Sunday, April 30, 2006

The Shabbat Candle Ladies

Liat, a young Israeli, rushes to catch her bus on this early Friday afternoon. "Shabbat Shalom!" an older lady greets her along with the warmest smile you have ever seen and hands her something small.

The Shabbat table is beautifully set with a handsome tablecloth, dishes, silverware, tall glasses, wine, flowers, challah - covered, and Shabbat candles. There is nothing unusual about that. What is unusual is that this table resides not in an apartment in Meah Sharim but in the middle of the sidewalk directly opposite Jerusalem's Central Bus Station.

Liat does not remember the last time she lit candles on Friday afternoon just before sunset to welcome in the Shabbat, but today she thinks she just might as she examines the two Shabbat "tea-light" candles that were handed to her. Liat smiles back at the older lady "Shabbat Shalom!" she answers.

If you ever happen to find yourself in the vicinity of the Jerusalem Bus Station on Friday afternoon - as so many of us do, be sure to sure to wish a "Shabbat Shalom" to those two or three women standing by that famous awkwardly placed Shabbat Table handing out Shabbat Candles. They are the "Shabbat Candle Ladies" and just watching them for a few minutes makes one so proud to be part of this wonderful land of ours.

A pair of chayalot (female soldiers) curiously approach. "Shabbat Shalom!" "Shabbat Shalom!" they cheerfully respond examining the candles they were handed. One chayalet pauses. "Oh, and Chodesh Tov too!" she remarks, offering the traditional "new month greeting" which this particular Friday just so happens to be as well.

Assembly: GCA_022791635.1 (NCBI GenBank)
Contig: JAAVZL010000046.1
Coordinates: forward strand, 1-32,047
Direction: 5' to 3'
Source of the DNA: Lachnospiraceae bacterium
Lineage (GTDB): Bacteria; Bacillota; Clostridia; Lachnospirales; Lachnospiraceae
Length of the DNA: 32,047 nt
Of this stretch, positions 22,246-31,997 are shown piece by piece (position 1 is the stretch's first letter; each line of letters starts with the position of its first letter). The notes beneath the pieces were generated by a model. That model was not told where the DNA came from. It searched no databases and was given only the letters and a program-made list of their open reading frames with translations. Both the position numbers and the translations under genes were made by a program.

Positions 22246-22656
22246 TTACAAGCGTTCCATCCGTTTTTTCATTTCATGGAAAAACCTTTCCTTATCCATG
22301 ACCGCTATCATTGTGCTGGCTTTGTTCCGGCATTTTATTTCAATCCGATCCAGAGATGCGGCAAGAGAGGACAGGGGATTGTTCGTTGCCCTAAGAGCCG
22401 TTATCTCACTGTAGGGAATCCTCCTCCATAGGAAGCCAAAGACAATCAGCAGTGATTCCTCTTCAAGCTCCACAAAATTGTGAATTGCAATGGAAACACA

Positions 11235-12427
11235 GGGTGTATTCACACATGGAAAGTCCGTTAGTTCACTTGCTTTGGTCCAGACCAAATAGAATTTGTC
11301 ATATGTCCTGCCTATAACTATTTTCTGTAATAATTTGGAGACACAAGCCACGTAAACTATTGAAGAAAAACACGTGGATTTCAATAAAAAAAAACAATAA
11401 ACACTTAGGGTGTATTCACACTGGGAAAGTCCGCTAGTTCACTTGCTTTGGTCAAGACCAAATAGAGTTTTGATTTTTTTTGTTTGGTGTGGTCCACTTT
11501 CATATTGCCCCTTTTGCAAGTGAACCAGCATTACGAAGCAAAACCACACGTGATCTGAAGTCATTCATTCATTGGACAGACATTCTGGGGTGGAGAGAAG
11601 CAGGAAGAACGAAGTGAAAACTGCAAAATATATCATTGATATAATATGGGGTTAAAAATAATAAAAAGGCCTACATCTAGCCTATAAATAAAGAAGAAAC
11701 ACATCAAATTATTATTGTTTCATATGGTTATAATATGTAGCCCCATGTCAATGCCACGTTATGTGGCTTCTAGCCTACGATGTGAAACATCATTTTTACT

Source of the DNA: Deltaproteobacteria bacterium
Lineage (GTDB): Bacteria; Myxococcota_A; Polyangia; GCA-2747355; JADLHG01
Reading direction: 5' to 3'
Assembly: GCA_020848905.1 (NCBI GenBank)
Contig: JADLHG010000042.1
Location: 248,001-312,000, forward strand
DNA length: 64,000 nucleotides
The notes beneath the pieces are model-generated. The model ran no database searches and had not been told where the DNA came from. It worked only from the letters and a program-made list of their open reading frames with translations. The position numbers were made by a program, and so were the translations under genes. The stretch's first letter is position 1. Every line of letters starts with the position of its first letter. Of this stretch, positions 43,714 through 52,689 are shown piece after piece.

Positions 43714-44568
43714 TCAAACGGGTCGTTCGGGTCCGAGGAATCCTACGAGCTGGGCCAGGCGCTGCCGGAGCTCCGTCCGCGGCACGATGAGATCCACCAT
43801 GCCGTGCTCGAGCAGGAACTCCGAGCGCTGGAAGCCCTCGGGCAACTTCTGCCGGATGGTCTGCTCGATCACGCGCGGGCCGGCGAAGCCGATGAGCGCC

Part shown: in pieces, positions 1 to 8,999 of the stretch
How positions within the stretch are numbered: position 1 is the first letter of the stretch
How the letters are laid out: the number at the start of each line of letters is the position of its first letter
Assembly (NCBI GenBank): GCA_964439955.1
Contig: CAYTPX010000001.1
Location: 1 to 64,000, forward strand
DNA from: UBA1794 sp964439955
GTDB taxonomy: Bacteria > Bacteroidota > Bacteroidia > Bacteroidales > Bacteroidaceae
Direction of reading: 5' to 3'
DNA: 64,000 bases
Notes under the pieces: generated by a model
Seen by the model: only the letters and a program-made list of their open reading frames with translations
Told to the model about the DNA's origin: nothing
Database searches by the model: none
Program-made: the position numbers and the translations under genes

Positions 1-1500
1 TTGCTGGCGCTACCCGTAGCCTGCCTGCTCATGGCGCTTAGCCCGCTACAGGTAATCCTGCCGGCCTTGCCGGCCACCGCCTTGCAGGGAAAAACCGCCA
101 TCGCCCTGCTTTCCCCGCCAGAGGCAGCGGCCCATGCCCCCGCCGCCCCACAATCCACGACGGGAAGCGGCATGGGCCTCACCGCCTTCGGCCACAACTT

Now a middle aged women passes by. At first she is hesitant but then accepts the small plastic package not altering her brisk stride. She too stops and then returns back to the Shabbat Candle Lady, beaming. She thanks her and the two have a brief minute long discussion. A minute, of course, is an eternity in Jerusalem on a Friday right outside the Central Bus Station.

Now comes a teen boy walking just ahead of his parents. The boy refuses the gift and rushes by - his father calls ahead to him and tell him to wait. The father nods and accepts the candles and continues walking as he shows them to his wife. She says something to him. He returns back to the Shabbat Candle Lady. "Can I have another one?"

They are the Shabbat Candle Ladies.

Thursday, April 27, 2006

Maccabi Tel Aviv Keeps Shabbat

But what if it goes into overtime?

Arutz-7 reports:

Maccabi Tel Aviv Keeps Shabbat
00:39 Apr 27, '06 / 29 Nisan 5766

( In order to prevent mass Sabbath violation on the part of fans of Maccabi Tel Aviv, Israel's representative in the European Basketball League's Final Four, the team's coach Pini Gershon asked that the league allow an early game start on Friday. The Euroleague directors acceded to the request and Maccabi's first game, against Tau Vittoria, is planned to end before the start of Shabbat in Israel this Friday.